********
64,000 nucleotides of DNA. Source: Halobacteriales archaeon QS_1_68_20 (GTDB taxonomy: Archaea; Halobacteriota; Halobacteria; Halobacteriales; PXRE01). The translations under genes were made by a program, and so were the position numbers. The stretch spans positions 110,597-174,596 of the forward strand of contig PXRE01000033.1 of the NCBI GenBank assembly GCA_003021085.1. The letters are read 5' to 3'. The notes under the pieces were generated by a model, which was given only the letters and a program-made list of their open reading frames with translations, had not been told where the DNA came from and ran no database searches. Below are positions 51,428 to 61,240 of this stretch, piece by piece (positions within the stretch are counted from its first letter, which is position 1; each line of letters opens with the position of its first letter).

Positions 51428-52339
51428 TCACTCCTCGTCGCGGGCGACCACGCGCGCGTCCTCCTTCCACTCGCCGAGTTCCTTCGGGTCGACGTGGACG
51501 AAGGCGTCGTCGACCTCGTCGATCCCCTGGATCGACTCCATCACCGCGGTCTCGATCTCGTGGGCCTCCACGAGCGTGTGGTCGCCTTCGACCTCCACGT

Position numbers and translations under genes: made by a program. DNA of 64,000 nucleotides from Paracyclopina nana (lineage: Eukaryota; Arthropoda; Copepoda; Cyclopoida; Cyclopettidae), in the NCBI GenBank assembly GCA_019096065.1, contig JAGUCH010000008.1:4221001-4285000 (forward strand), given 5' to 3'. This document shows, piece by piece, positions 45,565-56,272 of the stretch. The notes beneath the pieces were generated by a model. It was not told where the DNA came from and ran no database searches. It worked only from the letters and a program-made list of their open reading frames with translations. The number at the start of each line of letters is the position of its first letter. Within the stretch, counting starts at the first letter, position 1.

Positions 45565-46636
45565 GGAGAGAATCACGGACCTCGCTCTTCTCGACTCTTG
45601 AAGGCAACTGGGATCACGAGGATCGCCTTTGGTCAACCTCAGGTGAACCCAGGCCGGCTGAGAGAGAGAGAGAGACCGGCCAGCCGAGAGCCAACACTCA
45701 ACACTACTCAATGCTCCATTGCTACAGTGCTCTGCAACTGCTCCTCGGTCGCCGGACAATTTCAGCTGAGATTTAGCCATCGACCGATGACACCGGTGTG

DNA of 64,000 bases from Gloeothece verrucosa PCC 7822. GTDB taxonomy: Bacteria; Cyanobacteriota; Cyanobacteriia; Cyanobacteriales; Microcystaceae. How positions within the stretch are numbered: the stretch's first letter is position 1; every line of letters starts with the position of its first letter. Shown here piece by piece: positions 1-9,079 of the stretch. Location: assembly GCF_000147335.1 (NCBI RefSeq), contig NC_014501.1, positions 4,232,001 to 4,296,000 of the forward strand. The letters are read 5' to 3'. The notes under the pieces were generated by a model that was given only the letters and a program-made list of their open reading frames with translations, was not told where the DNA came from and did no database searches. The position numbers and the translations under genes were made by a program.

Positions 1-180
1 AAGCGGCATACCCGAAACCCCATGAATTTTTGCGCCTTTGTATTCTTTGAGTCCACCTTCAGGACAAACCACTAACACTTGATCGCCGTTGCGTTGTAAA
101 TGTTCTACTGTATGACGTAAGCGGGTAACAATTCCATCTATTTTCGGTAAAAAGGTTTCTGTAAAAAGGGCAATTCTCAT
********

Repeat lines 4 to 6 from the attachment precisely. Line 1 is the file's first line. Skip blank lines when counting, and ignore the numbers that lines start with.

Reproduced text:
51501 AAGGCGTCGTCGACCTCGTCGATCCCCTGGATCGACTCCATCACCGCGGTCTCGATCTCGTGGGCCTCCACGAGCGTGTGGTCGCCTTCGACCTCCACGT

Position numbers and translations under genes: made by a program. DNA of 64,000 nucleotides from Paracyclopina nana (lineage: Eukaryota; Arthropoda; Copepoda; Cyclopoida; Cyclopettidae), in the NCBI GenBank assembly GCA_019096065.1, contig JAGUCH010000008.1:4221001-4285000 (forward strand), given 5' to 3'. This document shows, piece by piece, positions 45,565-56,272 of the stretch. The notes beneath the pieces were generated by a model. It was not told where the DNA came from and ran no database searches. It worked only from the letters and a program-made list of their open reading frames with translations. The number at the start of each line of letters is the position of its first letter. Within the stretch, counting starts at the first letter, position 1.

Positions 45565-46636